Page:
Military News

Monday, February 09, 2009

Mullen Encourages Troops to Seek Mental Health Care When Needed

By Donna Miles
American Forces Press Service

Feb. 9, 2009 - The chairman of the Joint Chiefs of Staff emphasized the importance of de-stigmatizing mental-health care for returning war veterans today as he cut the ribbon on a newly renovated facility designed to improve that care. Navy Adm. Mike Mullen, paying his first visit to the home of the 10th Mountain Division, presided at the official opening a new, state-of-the-art, mental health facility.

Speaking earlier in the day at town hall sessions with junior soldiers and family readiness group leaders, Mullen said the military needs to do a better job of encouraging people who need it to seek mental-health care services.

"We've got to work hard to meet the need, and actually get ahead of, the challenges we have," he said. "I think we're all in denial if we don't recognize the huge, huge stress [multiple deployments have] put our force and our families under.

"Leaders have to address that, and address it up front," he said.

Mullen cited disturbing suicide rates in the Army, and urged soldiers to "take care of each other" and recognize symptoms of post-traumatic stress and other difficulties. He also urged spouses to be on the lookout for problems. "We have to have every sensor out," he said.

Families, too, can experience secondary signs of post-traumatic stress, he said, with the accompanying depression, sleeplessness and fear.

"This is human stuff," Mullen told the group. "It's not unexpected."

The big hurdle, Mullen said, is getting people who need it to seek care without fear that it will damage their reputation or military career.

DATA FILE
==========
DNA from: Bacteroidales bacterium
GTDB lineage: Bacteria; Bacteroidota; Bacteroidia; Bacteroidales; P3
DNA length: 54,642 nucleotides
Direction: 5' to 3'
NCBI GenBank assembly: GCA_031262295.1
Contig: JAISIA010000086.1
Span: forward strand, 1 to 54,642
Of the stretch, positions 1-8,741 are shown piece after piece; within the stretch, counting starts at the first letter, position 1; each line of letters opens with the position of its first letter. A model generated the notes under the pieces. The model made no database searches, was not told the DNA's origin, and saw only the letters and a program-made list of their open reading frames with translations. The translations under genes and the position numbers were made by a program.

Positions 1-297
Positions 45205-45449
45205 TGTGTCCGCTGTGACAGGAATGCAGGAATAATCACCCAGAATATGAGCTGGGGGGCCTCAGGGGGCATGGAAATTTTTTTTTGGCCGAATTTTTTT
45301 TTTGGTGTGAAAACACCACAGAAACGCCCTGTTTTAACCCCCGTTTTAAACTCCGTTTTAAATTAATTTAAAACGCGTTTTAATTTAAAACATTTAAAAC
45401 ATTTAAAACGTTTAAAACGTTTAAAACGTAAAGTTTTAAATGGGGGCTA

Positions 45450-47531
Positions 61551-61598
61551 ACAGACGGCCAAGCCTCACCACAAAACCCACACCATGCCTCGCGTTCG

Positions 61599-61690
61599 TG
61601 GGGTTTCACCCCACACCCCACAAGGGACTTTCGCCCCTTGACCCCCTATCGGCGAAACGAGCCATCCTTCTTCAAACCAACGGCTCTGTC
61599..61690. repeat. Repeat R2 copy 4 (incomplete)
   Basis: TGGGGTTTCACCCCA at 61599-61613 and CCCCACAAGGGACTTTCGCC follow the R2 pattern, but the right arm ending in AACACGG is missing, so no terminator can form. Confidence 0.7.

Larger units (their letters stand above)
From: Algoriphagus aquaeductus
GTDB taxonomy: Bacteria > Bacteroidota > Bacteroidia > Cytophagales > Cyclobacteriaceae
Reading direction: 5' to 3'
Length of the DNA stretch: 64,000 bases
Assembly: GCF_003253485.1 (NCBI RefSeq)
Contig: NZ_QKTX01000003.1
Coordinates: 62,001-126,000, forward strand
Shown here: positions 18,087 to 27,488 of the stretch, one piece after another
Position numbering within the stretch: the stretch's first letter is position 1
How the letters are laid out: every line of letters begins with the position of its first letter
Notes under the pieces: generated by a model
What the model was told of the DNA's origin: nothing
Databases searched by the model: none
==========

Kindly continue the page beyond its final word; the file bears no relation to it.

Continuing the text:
Fort Drum's new Wilcox Center was renovated to provide that much-needed care in a modern, state-of-the-art facility. A two-year renovation added 2,000 square feet to the World War II-era facilities it replaced, increasing its overall size to more than 28,000 square feet.

Mullen toured the center, which includes more space for the post's behaviorial health department, offering more than 70 new office spaces, three reception areas and multiple group meeting rooms and video tele-psychiatry offices.

The main reception area features a large, domed skylight and children's waiting area that creates a welcoming atmosphere for soldiers and their families and providers. An expanded records storage area and up-to-date automation systems help to increase the staff's ability to provide care for soldiers and their families.

Dr. Todd L. Benham, chief of Fort Drum's behavioral health department, had rave reviews about the building.

"The Wilcox Clinic is truly an amazing facility," he said. "Once you step inside, you will see that the Army, the North Atlantic Regional Medical Command and Fort Drum have worked diligently to make a facility that shows the importance of caring for soldiers and their families."

Army Maj. Ross A. Davidson, the Army Medical Department Activity's logistics chief, said the new clinic demonstrates the Army's commitment to troops and their families.

"This beautiful facility is the direct result of a committed team's effort to plan, develop, and build a facility dedicated to improving the health of our soldiers and the Fort Drum community," he said.

MILITARY CONTRACTS February 9, 2009

NAVY

Undersea Sensor Systems, Inc., Columbia City, Ind., is being awarded a $34,777,470 firm fixed price contract for the procurement of 4,195 AN/SSQ-36B sonobuoys for the U.S. Navy. (4,150) and the Government of Pakistan, (45); 30,454 AN/SSQ-53F sonobuoys for the U.S. Navy, (30,104) and the Government of Pakistan, (350); and 8,302 AN/SSQ-62E sonobuoys for the U.S. Navy. Work will be performed in Columbia City, Ind., (90 percent) and Halifax, Nova Scotia, (10 percent) and is expected to be completed in Feb. 2011. Contract funds will not expire at the end of the current fiscal year. This contract was competitively procured by electronic request for proposals and two offers were received. This contract combines purchases for the U.S. Navy, ($34,517,590; 99.25 percent) and the Government of Pakistan, ($259,880; .75 percent) under the Foreign Military Sales Program. The Naval Air Systems Command, Patuxent River, Md., is the contracting activity (N00421-09-C-0040).